2018 Hyundai i30 Review | Asian Car Guide
September 21, 2020

2018 Hyundai i30 Review

2018 hyundai i30

The first-generation Hyundai i30 may not have made much on an impact when it was launched in Australia 2009.

Not many knew of its existence then, much less remember the car today, but it stood out for me.

I remember being impressed by the Volkswagen Golf-rival – here was a Hyundai that did not annoy in any way, and while it did not provide much in the form of driving excitement, there was a sense of integrity and quality that stood out in this Korean car.

Bear in mind that this was back in 2009, when most were still amazed at their power to surprise.

No one is shocked anymore these days, so perhaps that tagline should be retired.

2018 hyundai i30 interiorThe third-generation Hyundai i30 was conceived to win over the Europeans, to convince the Continent that cars from South Korea are worthy of their Euros.

It is a “European Hyundai”, a completely different car from the Elantra and Sonata of the same class.

Much has changed in the years separating the original i30 and its successors, however after driving the third-generation i30 we were surprised to find that little has changed in the big picture.

The old Hyundai i30 came to life before the days of Fluidic Sculpture and Peter Schreyer.

It was from a time when the Koreans focused on quality and reliability, the next logical step after penetrating the market via low prices and long warranties – legendary 5-year/unlimited km and lifetime service plan.

The original may have been decent to drive but was perhaps dowdy to look at.

The interior of this new i30 is unmistakably an expression of a continually evolving and improving Hyundai.

The slim, horizontal cabin layout accentuates spaciousness, and high quality materials reinforce its aspirations to premium character.

A very impressively evolving exterior is perhaps highlighted by Hyundai’s new signature ‘Cascading’ front grill treatment, which now has a much classier European sort of a look.

This completes a shapelier and sleeker design of its lines, pillars, tail, lights and wheels, etc.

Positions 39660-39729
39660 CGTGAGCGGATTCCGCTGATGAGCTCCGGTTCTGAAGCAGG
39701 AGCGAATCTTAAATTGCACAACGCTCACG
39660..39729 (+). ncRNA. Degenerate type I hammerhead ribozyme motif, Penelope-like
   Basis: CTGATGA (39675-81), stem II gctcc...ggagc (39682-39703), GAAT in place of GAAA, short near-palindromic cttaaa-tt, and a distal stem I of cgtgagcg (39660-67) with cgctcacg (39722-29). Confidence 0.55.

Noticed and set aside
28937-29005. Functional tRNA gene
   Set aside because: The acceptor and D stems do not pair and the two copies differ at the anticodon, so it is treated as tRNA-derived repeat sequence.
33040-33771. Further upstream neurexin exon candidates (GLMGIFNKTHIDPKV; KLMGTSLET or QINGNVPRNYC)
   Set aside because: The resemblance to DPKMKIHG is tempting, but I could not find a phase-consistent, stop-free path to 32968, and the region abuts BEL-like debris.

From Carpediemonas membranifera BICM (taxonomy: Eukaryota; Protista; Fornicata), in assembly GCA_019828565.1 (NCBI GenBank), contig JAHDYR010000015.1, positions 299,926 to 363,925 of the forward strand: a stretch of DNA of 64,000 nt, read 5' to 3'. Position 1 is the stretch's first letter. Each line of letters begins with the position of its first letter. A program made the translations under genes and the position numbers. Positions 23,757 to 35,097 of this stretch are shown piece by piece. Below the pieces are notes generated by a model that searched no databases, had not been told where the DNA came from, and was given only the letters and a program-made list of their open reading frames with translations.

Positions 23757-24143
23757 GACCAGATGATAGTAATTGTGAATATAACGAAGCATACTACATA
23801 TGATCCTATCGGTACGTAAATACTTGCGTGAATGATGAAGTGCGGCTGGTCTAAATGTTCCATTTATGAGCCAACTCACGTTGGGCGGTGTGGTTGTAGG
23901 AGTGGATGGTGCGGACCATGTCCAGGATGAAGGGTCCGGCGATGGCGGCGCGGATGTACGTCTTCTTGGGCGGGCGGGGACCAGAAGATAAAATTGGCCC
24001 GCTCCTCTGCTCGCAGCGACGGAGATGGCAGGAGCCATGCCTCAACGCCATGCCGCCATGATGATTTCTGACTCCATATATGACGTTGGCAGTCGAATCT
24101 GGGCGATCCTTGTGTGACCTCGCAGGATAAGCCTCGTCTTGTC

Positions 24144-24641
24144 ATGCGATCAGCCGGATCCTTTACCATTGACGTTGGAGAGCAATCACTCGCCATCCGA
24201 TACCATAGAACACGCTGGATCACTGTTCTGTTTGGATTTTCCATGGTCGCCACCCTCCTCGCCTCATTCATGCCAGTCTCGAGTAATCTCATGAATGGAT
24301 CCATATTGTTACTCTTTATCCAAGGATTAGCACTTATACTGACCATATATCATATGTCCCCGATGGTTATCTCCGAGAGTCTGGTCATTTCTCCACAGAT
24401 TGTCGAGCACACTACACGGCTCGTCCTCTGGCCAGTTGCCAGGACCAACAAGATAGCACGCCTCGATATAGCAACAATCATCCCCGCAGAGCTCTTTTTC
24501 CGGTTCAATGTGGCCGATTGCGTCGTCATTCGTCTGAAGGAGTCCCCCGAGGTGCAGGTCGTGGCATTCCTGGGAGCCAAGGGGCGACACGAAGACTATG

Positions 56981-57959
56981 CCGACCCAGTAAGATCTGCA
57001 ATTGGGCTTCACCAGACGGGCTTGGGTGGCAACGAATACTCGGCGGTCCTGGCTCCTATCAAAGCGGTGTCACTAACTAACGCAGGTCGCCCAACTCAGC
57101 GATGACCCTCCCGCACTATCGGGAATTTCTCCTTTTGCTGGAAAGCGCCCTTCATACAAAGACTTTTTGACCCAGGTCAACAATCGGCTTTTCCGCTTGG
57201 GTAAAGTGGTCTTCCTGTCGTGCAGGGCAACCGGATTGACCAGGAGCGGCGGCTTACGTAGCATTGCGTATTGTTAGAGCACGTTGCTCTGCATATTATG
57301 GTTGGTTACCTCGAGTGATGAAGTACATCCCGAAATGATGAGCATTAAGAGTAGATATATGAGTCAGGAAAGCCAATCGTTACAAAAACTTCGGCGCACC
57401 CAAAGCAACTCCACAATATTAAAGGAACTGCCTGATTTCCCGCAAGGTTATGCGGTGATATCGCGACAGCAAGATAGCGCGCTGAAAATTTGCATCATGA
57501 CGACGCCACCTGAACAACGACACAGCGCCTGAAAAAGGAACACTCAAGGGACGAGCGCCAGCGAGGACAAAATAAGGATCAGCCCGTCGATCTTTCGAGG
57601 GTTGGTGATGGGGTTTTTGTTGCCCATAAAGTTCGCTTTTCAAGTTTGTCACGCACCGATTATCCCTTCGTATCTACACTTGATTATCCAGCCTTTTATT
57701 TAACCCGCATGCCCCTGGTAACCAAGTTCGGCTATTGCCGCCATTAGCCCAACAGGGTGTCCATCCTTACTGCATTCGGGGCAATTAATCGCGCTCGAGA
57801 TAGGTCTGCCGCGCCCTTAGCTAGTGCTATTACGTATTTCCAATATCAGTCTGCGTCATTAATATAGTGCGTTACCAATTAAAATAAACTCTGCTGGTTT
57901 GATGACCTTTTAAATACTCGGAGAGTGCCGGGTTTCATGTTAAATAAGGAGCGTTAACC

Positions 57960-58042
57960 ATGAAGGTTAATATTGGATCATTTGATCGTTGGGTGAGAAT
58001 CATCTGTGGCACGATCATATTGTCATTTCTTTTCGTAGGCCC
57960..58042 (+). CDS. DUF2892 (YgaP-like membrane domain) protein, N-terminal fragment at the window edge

Standard equipment starts with the very versatile 8.0-inch tablet-style display multimedia system, high on the dashboard comfortably in driver’s line-of-sight and easily within reach of both driver and front passenger, then there are 7 airbags, auto dusk sensing headlights, LED day running lights, rear park assist and camera, tyre pressure monitoring, Apple and Android compatibility, Sat-Nav and digital radio (this is new, providing clearer sound reception), and an impressively good deal more.

There are three engines on offer, 2 Litre petrol or higher performance 1.6 Litre turbo petrol, then 1.6 Litre diesel.

These are accompanied by six speed manual or auto, or seven speed dual-clutch transmission (DCT).

The specification levels range from:

Active base model (with combinations of all engines and transmissions),

Then 1.6 Litre diesel comfort models – Elite and Premium (DCT)

1.6 Litre turbo petrol sport models – SR (DCT or manual) and SR Premium (DCT only).

There is an increasing level of standard features included in the various models  going from Active to top level SR Premium, which itself includes panoramic sunroof with solar glass control, LED headlights, heated and ventilated front seats and power driver’s seat.

Hyundai i30 is a comfortable car for a long distance drive.

The seats are supportive and there is a big range of adjustment for the steering wheel (both tilt and telescopic). Good space at the back for a car in this class, also good small-item storage, including a lidded console box and a handy shelf at the bottom of the centre fascia.

To round the space and practicality section off, the new i30 has cargo volume of 395-litres.

Overall, the new Hyundai i30 gives value for money and is a well-equipped car. It marks another step forward in Hyundai motoring.

2018 hyundai i30 side rear stylingHyundai i30 Pricing and Specifications:

Price: $20,950-$33,950 (plus on-road costs)


  • 2.0-litre four-cylinder petrol
  • 1.6-litre four-cylinder turbo-petrol
  • 1.6-litre four-cylinder turbo-diesel

Output: 120kW/203Nm, 150kW/265Nm, 100kW/280Nm


  • Six-speed manual/six-speed automatic
  • Six-speed manual, seven-speed dual clutch automatic
  • Six-speed manual/seven-speed dual clutch automatic

Fuel: 7.3-7.4L/100km, 7.5L/100km, 4.5-4.7L/100km (ADR Combined)

CO2: 124-176g/km (ADR Combined)

Safety Rating: Five-star ANCAP